Fisher Racing Products custom Triumph motorcycle
Lean and mean: The Fisher Racing Products Bonneville weighs in almost 140 pounds lighter than a stock 1971 Bonneville thanks to an extensive weight loss program.
1971 Triumph Bonneville T120R Fisher Racing Products
Claimed power: 57hp @ 7,000rpm
Tope speed: 130mph (est.)
Engine type: 649cc air-cooled OHV parallel twin
Weight (dry): 370lb (118kg) (est.)
MPG: 30-40mpg (est.)
The 1971 Triumph Bonneville T120R was the problem child of a shotgun marriage. It was responsible for Triumph missing that year’s U.S. sales season, and it just about bankrupted the company. So how did South African tuner and racer Nev Fisher turn this Ugly Betty into a custom Triumph motorcycle beauty queen?
The late Sixties Triumph Bonnevilles were, and still are, considered to be the best of the lot. But a major program of standardization was underway across the BSA Group, which also owned Triumph. For the 1971 season, BSA planned to use a new oil-bearing frame for both BSA and Triumph 650 twins.
However, the new Triumph frame had been designed around the BSA 650 engine, and when the first batches of frames were delivered to Triumph’s Meriden factory, assembly line workers found they couldn’t fit the Triumph engine in the frame without removing the rocker boxes from the cylinder head first.
The 1971 Bonnies were already behind schedule because of production delays caused by a shortage of parts — the result of teething troubles with a new computer system. The cumulative result was that very few Bonnevilles were at U.S. dealers for the critical April to June sales season. Other problems with the 1971 bike included a seat height only suitable for people over 6 feet tall, major frame failures caused by the center stand being mounted on the oil-bearing “sump,” and aesthetics only a short-sighted mother could love. The 1971 model is perhaps the least popular of all Bonnies.
That didn’t stop Dave Carpenter from falling in love with his dad’s 1971 Bonneville. So much so, that a couple of years ago, he persuaded his father to sell it to him. “It dredged up all those feelings I had many years ago about riding those bikes back in the Sixties,” Dave says. But the reality of riding the old Bonnie, especially compared with Dave’s modern Triumph Thruxton, wasn’t how he remembered it. “This old Bonneville was in need of some serious work,” he says.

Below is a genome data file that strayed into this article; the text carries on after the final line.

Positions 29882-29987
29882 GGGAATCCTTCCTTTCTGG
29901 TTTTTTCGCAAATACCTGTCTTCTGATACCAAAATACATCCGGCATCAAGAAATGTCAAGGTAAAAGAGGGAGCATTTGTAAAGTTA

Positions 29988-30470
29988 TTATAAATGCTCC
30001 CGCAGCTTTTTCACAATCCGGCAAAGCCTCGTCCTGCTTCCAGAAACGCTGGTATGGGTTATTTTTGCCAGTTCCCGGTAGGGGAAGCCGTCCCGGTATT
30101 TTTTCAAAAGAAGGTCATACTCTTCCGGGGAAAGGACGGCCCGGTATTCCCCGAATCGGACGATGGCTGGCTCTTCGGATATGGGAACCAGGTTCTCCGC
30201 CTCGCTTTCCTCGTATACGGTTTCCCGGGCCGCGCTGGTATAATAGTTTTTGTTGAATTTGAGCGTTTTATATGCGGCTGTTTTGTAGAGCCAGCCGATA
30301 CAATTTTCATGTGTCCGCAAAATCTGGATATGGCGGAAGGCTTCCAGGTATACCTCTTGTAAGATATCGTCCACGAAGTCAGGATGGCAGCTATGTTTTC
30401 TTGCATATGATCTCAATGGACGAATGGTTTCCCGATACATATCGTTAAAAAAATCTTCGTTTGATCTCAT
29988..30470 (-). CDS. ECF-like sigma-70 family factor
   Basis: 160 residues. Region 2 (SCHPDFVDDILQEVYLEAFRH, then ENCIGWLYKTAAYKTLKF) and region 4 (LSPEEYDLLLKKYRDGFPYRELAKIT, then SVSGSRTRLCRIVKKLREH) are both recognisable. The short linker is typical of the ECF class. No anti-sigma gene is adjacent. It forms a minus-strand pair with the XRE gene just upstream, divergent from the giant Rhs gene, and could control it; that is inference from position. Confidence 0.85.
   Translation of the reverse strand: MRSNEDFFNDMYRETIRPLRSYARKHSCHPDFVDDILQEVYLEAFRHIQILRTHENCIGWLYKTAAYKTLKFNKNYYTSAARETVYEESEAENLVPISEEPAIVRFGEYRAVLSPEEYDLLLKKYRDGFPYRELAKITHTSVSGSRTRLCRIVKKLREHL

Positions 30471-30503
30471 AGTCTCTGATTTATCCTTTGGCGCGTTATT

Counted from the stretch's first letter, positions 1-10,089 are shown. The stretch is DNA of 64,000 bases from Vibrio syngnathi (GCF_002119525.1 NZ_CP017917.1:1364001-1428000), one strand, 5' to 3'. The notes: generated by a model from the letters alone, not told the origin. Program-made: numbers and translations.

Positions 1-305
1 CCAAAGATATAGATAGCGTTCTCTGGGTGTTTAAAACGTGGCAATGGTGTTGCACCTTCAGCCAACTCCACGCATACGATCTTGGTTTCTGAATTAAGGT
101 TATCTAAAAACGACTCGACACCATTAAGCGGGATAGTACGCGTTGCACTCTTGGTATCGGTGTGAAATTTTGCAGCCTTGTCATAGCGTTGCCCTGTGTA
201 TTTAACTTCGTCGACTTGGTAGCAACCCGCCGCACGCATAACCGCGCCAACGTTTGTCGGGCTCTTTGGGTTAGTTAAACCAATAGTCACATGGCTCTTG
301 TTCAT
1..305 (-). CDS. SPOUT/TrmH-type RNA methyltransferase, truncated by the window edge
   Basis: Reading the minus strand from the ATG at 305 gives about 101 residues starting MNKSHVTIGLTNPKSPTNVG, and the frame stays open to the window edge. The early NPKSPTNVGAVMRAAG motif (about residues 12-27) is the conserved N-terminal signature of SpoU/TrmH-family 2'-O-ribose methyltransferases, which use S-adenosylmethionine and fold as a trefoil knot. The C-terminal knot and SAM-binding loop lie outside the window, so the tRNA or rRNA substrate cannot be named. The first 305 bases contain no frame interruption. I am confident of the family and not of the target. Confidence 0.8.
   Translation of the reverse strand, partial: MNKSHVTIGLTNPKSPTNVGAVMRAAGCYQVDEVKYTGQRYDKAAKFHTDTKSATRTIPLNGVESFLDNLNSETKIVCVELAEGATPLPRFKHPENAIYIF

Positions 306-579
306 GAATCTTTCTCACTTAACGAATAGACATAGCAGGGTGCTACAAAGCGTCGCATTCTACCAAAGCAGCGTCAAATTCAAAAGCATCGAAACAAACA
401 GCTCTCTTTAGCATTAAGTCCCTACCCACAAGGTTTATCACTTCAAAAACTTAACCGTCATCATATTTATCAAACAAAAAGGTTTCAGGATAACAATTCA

So he looked around for someone he could trust to carry out the restoration. Through a mutual acquaintance, he learned of Nev Fisher, a racer and bike builder in East London, on the Eastern Cape seaboard of South Africa.
Nev has been racing motorcycles for nearly 30 years, starting with, coincidentally, a Triumph Bonneville. Although racing against modern machinery, Nev more than held his own and also won an inter-regional classic championship in 1997. Switching more recently to Ducatis, Nev has taken two more inter-regional titles and has recently proved very competitive on a modified Ducati 748 of 853cc. Nev does all the race prep and tuning himself.
In between his racing exploits, Nev runs a company that manufactures strapping materials, while at the same time he’s built a thriving business importing Triumph and Ducati competition parts. However, the value of the South African rand on foreign exchanges also means Nev finds it more cost effective to fabricate many of the parts he needs in his own shop, Fisher Racing Products.
The relationship between Dave and Nev developed over the internet, but perhaps the clincher was that both are committed Christians. With this common bond, Dave decided he could trust Nev to revitalize his dad’s old bike — even though Nev was, literally, on the other side of the world. The result of the collaboration is one of the sweetest Triumph café racers around.
Essentially the only parts from the donor bike that Nev planned to use for the project were the engine and frame, so that’s what Dave shipped off to him from his home in Langley, British Columbia, Canada. Nev first stripped off the passenger footpeg frame loops and the troublesome center stand mounts. The rear shock mountings were moved to raise the rear end by an inch, and lugs for a steering damper, custom rear light cluster and rearset footpegs were added. Nev installed the front end from a 1969 Bonnie with custom-made aluminum triple clamps to lower the front by 2 inches. Inside the forks are modified springs, while a FRP fabricated fork brace and steering damper keep the front end straight and true. A fresh coat of 2-pack paint completed the frame cosmetics.
The earlier 8-inch twin-leading-shoe front drum brake from the 1968-70 Bonneville works better than the 1971 version, so that’s what Nev mounted to the 18-inch WM4 Akront aluminum rim, courtesy of 8-gauge stainless spokes. Inside the drum, the shoes are bonded and riveted and the drum drilled to reduce unsprung weight. At the rear, a similar size Akront rim hangs from a 1971 single-leading-shoe Triumph conical hub, machined to replicate a Manx drum brake. Hagon shocks with exposed springs provide suspension. Adjustable clip-on bars finish off the cycle parts.